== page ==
To keep this as simple as reasonably possible, we consider a simple instruction format in which every instruction is entirely represented in one word. That is, the word is divided into fields such as "opcode", "register number", and "memory address", which are always the same for all instructions, quite unlike the PDP-11 case. Furthermore, the memory address appears directly in the instruction word, not in a subsequent word (perhaps the words are wider than 16 bits).
Here is a simple one-bus architecture we'll use for most of our examples in this course. Data paths represented by the large arrows (namely, each arrow to or from the bus except for the ALU input, plus Zin) correspond to microprogram control lines.
Control lines also include Read and Write (memory functions), Wait MFC, the ALU functions, Set CC, Set Carry-In, Carry-Forward, Zero A, Complement B, and End.
Set CC causes the condition codes to be set by the current ALU operation. That is, it's the LOAD line for the condition code register.
Carry-Forward causes the C condition code to be supplied as Carry-In (i.e. the carry out from a previous ALU operation is supplied as the carry in to the new ALU operation). Set Carry-In supplies an unconditional '1' as Carry-In.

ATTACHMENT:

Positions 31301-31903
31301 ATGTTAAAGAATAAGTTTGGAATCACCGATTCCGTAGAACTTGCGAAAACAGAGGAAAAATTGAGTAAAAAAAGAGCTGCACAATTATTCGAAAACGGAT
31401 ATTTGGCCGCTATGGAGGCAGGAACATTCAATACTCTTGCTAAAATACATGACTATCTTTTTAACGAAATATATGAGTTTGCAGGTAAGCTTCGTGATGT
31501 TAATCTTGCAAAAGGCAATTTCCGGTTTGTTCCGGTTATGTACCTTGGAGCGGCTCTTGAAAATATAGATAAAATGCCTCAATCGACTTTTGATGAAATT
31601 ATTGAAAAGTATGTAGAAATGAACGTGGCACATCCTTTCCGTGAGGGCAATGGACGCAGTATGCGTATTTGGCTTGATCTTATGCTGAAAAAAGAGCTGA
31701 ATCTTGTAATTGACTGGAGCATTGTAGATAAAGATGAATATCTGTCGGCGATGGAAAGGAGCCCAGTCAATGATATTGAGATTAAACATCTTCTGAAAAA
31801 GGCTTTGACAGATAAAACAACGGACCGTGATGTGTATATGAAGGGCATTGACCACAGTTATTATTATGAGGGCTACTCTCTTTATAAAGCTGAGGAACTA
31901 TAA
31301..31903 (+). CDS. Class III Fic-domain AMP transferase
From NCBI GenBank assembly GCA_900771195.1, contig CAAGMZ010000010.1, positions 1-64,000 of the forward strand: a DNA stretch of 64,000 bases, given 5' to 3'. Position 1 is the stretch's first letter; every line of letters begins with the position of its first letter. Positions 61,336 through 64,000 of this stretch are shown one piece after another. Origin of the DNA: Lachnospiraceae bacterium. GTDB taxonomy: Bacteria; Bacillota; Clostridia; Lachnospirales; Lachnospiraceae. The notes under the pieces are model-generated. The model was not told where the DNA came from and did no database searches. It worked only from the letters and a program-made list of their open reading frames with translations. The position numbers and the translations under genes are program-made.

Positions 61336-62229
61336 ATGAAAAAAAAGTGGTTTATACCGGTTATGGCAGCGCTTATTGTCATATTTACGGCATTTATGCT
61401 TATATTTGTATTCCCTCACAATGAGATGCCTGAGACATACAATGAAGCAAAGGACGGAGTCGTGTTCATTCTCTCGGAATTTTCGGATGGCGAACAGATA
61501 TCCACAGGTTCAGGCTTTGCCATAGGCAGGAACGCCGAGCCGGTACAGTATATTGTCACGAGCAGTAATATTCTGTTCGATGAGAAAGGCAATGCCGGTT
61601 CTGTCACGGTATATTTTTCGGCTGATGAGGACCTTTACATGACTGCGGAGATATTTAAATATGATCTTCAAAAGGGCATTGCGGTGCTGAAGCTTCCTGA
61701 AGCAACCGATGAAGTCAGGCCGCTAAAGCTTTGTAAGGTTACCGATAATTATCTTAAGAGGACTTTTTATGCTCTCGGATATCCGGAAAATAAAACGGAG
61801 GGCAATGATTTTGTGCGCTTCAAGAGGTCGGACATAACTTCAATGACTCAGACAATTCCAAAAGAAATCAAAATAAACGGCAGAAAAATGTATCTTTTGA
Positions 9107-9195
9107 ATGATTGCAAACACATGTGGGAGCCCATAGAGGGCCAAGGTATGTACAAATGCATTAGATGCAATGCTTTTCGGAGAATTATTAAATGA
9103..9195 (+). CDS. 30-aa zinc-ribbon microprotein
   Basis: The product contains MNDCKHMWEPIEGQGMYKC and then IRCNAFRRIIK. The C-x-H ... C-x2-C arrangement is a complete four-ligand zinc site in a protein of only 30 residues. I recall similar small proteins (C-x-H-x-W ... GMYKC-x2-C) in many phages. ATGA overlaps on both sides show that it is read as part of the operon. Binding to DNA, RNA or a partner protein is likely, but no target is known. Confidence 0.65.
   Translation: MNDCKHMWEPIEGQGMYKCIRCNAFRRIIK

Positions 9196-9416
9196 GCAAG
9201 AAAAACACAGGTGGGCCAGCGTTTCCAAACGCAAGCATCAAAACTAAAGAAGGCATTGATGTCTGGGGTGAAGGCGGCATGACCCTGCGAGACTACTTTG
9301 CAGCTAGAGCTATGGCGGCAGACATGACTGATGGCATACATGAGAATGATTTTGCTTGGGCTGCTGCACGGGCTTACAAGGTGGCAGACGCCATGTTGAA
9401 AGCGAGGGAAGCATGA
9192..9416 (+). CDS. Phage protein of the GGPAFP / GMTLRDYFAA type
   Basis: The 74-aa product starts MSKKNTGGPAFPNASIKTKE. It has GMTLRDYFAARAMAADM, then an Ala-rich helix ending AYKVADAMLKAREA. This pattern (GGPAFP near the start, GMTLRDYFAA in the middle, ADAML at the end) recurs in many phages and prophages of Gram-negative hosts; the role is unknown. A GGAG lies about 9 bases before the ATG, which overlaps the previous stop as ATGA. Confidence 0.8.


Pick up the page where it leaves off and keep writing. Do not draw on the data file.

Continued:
"Zero A" provides a zero value to the ALU which can be used in the same cycle, without affecting the contents of Y. That is, Zero A overrides the Y output with a zero value.
"Complement B" flips all of the bits in the 'B' ALU input (the one from the bus). This helps with two's-complement subtraction (which usually then also uses Set Carry-In to add one).
End makes the current microinstruction the last microinstruction of the microroutine by resetting the µPC.
There are also eight conditional microbranch control lines, of the form "If C then End", "If then End", and so on for all of C, V, Z, and N. ALU operations only set the condition codes if the Set CC bit is on (else we couldn't implement branch instructions with an offset without ruining the condition codes!). Note that when a microbranch is taken, the current microinstruction still completes, just as it does with the End control line.
This is part of the "microprogramming notes" web pages, which contain the